Business Plans for Small Businesses

Chapter 01: Business Plans for Small Businesses

Why a Small Business Needs a Business Plan

Running a small business is a combination of perseverance, intuition, grit, and maybe just a little bit of luck. While there is no playbook to ensure your business is successful, a business plan can help guide you along the journey. In fact, companies who write a business plan are almost twice as likely to succeed than businesses who do not.

Here are three reasons why every small business should have a business plan:

  1. Gives direction: With so many possibilities ahead for your small business, you should narrow down the direction you want to take. Business plans help you define what is most important by prompting you to outline your goals and research the required steps to achieve them.
  2. Entices investors: Any potential investors for your small business will want to see a business plan. When you have a solid plan written, you can use it as a tool to showcase the vision, mission, and future plans of your company during investor meetings.
  3. Identifies weaknesses: A business plan can help you avoid mistakes before you make them. These plans require you to dive into each aspect of your business, so you will be able to see where your weaknesses are and what you need to do to improve them before launching. For example, you may have grand social media campaign plans, but no budget to execute them. With a business plan, you can find flaws early and come up with a process to fix them.

How to Create a Business Plan for a Small Business

Business plans require you to think strategically. You start with the current state of your business, then project three to five years out to identify where you want to be heading. Your plan will outline the steps needed to get there.

Here are three tips for creating a business plan:

  1. Do your homework: First and foremost, do your research to know what you are up against in your chosen market. Investigate how similar companies are performing, how they are messaging themselves, and how you can do better. By figuring out your place in the market, you will be able to create a business plan that fits your objectives.
  2. Write your company profile: Document all of the details of your business, including your overall goals, any relevant history, what you are selling, your target audience, how you will structure your team, etc. Also, be sure to incorporate your business’ mission into your profile. After all, your mission is what your business is all about, and should be reflected throughout your plan.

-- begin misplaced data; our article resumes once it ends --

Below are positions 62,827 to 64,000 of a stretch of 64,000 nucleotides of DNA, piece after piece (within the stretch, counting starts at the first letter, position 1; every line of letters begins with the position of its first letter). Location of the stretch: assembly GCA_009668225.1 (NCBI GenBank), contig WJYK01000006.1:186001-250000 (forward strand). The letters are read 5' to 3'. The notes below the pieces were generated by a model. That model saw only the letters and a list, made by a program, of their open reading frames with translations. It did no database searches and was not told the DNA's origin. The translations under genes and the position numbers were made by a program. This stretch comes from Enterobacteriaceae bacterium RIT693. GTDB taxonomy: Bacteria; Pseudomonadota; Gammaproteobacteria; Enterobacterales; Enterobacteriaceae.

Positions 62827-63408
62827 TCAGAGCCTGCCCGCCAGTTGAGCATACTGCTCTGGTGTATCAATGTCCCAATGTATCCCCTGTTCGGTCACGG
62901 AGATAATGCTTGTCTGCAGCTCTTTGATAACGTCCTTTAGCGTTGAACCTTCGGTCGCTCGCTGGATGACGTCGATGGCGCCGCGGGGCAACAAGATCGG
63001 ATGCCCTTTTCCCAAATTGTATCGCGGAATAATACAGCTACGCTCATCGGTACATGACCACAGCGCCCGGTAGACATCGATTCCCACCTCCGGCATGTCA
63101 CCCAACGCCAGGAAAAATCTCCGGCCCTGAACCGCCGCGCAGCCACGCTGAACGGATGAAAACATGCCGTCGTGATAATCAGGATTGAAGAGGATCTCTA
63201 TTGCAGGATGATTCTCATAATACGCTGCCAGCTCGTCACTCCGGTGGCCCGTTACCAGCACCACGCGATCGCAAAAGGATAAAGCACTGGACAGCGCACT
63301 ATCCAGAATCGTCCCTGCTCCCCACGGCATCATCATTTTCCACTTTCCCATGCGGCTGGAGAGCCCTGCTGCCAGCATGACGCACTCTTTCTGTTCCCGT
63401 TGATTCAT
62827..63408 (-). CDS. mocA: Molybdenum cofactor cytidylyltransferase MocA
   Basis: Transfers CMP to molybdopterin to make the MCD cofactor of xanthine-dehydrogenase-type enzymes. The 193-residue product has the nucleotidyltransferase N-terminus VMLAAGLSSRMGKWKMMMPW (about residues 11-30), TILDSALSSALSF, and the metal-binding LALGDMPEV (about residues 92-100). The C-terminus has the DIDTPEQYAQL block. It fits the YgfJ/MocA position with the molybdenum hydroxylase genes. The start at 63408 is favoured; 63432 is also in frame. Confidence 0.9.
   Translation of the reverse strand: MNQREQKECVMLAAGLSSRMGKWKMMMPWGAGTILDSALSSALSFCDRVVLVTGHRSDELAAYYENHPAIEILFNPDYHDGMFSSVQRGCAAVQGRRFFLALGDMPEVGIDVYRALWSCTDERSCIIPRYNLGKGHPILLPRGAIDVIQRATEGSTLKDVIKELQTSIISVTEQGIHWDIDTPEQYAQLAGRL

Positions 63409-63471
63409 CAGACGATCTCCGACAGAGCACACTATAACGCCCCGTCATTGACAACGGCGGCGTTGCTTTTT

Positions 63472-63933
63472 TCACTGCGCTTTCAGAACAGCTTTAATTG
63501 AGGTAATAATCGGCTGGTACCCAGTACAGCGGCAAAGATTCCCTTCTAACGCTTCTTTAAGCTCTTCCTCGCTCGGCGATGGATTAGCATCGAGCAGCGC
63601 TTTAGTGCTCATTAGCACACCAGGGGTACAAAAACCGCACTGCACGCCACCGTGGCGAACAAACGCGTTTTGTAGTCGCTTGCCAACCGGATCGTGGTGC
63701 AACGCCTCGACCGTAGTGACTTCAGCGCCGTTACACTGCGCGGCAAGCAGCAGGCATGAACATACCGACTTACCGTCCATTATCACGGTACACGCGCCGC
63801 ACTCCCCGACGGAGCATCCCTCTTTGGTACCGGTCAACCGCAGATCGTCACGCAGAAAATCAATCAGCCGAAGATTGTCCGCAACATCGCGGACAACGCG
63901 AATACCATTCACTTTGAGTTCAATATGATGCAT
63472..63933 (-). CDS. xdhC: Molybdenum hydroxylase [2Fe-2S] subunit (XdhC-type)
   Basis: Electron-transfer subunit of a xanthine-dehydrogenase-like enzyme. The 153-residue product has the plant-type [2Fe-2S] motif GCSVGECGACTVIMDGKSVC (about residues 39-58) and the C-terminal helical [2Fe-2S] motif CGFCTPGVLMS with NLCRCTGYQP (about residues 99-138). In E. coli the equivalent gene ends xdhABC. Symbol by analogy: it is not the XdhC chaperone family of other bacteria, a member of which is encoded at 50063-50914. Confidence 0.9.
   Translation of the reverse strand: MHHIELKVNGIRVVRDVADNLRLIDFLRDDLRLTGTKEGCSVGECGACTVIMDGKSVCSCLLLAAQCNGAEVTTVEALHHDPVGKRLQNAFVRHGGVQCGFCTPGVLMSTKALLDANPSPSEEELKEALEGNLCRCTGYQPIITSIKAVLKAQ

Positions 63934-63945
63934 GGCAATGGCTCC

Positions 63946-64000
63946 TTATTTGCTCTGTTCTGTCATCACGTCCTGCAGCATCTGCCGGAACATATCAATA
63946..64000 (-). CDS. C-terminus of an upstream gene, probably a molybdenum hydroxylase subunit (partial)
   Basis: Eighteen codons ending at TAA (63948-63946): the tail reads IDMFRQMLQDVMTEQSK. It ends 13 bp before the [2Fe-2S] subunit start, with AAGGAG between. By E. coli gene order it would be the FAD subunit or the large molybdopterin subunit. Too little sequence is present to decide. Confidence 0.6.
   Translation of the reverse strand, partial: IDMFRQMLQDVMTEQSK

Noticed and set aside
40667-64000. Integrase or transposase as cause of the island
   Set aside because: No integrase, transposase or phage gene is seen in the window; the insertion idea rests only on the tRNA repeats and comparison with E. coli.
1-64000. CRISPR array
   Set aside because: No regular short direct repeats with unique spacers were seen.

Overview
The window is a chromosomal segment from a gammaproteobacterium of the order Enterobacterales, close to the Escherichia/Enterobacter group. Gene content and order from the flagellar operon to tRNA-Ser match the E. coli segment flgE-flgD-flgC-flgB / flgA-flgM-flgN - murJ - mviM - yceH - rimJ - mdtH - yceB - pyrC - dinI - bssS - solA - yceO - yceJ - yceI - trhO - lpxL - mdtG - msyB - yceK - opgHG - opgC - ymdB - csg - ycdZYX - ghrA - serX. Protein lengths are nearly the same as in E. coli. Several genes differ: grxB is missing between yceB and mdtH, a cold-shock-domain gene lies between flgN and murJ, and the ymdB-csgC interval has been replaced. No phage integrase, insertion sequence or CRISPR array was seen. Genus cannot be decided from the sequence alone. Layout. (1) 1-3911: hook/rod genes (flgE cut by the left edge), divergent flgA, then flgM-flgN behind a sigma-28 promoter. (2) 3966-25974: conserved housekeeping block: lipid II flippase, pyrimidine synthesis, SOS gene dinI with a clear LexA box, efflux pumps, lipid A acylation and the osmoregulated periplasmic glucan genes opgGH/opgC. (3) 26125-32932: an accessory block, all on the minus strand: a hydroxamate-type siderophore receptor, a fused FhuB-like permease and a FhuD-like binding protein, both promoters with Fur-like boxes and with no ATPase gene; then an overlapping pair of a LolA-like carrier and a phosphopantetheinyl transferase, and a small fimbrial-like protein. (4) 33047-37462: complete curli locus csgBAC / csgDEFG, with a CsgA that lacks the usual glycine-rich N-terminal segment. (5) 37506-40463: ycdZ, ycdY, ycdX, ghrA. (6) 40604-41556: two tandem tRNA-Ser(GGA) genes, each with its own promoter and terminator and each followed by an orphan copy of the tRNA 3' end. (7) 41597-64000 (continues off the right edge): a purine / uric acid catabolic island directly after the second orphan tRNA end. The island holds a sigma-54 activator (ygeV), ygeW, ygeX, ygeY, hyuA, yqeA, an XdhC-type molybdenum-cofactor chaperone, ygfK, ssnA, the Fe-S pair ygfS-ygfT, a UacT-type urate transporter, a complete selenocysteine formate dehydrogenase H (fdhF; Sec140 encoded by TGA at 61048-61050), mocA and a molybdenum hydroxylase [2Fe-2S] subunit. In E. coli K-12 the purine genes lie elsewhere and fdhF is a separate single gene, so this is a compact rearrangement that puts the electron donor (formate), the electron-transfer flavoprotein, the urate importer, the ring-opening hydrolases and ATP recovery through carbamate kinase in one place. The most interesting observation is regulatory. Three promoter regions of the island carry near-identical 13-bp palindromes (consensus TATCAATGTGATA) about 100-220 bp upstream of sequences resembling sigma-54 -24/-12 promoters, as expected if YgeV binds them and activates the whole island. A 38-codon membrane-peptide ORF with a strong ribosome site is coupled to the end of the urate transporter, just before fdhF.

3. State your reasons: Put your passion and personality into your business plan by explaining why you are starting this company. Whether you want to help make a common household chore easier, skyrocket clients into the digital space, or even just make people smile, your excitement will help make your business plan relatable. It’ll also serve as a reminder for you and your colleagues as you move toward your goals.

What to Include in a Business Plan

Each business plan will vary slightly based on your industry and goals, but there are a handful of common assets to include.

According to the U.S. Small Business Administration, your business plan should have the following:

  • Executive summary: Give a brief overview of your company, including your goals, products, existing financing, employees, and where you are headquartered.
  • Company description: This should elaborate on the executive summary and dive into the company’s relevant information. Think of this as the who, what, when, where, and why of your business.
  • Market research: Showcase where you fit into the current market, and how you’ll stand out from competitors to reach your target audience.
  • Organization and management: Lay out how your company will be structured, and who will be on the leadership team.
  • Service or product line: Define what you’ll be selling, and how it will fill the needs or wants of consumers.
  • Marketing and sales: Highlight the strategies you will take to gain new leads and convert them into customers.
  • Funding requests: Illustrate the amount and type of funding you are seeking.
  • Financial projections: Forecast how you expect your business to perform over the first one, three, and five years. Tip: Graphs and other charts are strong additions to this section.
  • Appendix: Support your research and claims with trusted resources.

Final Thoughts

As you create your business plan, remember that it should change and grow as your company does. The same plan that you used when you were just a small start-up will not work for you once you evolve into a multi-faceted organization. Take time each year to review your business plan and make any necessary tweaks. Not only does this help you maintain focus on your long-term goals, it’s also a great reminder to continually evaluate and improve your business to make customers happy.